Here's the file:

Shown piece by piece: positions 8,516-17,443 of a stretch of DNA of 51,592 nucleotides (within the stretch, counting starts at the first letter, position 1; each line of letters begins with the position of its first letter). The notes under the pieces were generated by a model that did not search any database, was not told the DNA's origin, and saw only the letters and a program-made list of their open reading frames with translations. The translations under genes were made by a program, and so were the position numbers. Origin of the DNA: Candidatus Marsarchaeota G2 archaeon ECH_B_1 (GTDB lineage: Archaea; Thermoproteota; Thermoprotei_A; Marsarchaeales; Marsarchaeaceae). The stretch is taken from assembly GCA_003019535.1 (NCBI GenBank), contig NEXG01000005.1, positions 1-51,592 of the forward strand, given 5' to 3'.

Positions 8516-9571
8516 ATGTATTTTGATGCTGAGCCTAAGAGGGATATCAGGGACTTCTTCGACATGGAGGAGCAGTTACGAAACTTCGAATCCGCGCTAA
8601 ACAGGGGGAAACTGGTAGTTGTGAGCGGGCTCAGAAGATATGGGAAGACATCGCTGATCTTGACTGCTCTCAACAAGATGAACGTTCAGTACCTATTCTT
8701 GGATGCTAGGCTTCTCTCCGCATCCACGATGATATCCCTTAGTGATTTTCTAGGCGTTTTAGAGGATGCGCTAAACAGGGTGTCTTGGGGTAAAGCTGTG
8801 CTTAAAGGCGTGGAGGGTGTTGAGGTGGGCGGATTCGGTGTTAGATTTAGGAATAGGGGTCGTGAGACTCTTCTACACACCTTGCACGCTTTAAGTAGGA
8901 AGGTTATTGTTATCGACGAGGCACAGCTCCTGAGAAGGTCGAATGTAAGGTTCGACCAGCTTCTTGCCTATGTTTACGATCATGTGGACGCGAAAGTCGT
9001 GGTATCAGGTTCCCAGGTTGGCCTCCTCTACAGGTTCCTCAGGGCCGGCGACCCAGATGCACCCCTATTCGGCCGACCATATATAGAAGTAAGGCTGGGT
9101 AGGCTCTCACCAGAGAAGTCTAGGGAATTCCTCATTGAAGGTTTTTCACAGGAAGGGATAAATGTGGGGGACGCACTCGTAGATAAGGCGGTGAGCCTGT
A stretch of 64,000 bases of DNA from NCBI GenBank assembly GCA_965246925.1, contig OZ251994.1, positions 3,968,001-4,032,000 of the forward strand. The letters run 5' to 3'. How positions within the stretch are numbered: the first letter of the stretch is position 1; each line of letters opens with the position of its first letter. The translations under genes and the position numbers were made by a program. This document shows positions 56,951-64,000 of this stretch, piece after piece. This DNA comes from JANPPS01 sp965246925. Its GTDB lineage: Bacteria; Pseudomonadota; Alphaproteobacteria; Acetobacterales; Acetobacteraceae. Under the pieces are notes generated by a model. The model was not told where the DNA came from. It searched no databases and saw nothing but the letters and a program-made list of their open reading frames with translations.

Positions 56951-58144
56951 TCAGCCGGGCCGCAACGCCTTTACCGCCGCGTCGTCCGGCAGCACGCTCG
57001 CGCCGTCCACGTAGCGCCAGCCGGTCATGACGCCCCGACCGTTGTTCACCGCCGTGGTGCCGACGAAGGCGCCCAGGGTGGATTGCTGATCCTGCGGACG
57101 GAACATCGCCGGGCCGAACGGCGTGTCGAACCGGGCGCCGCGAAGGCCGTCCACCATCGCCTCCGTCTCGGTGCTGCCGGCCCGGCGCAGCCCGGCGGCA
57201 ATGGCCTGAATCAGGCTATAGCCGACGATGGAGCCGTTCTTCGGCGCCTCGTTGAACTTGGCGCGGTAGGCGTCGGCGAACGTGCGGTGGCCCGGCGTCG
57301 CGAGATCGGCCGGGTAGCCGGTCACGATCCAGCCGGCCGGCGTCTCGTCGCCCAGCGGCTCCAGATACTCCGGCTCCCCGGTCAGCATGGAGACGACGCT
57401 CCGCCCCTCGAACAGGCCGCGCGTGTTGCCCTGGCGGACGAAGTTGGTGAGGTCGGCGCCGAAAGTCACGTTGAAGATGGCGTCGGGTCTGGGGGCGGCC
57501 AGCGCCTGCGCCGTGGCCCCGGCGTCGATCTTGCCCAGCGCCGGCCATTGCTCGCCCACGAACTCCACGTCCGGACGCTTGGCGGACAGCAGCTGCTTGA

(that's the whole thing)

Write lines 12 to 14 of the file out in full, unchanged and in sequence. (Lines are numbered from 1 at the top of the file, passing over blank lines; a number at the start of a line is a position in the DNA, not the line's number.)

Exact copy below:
56951 TCAGCCGGGCCGCAACGCCTTTACCGCCGCGTCGTCCGGCAGCACGCTCG
57001 CGCCGTCCACGTAGCGCCAGCCGGTCATGACGCCCCGACCGTTGTTCACCGCCGTGGTGCCGACGAAGGCGCCCAGGGTGGATTGCTGATCCTGCGGACG
57101 GAACATCGCCGGGCCGAACGGCGTGTCGAACCGGGCGCCGCGAAGGCCGTCCACCATCGCCTCCGTCTCGGTGCTGCCGGCCCGGCGCAGCCCGGCGGCA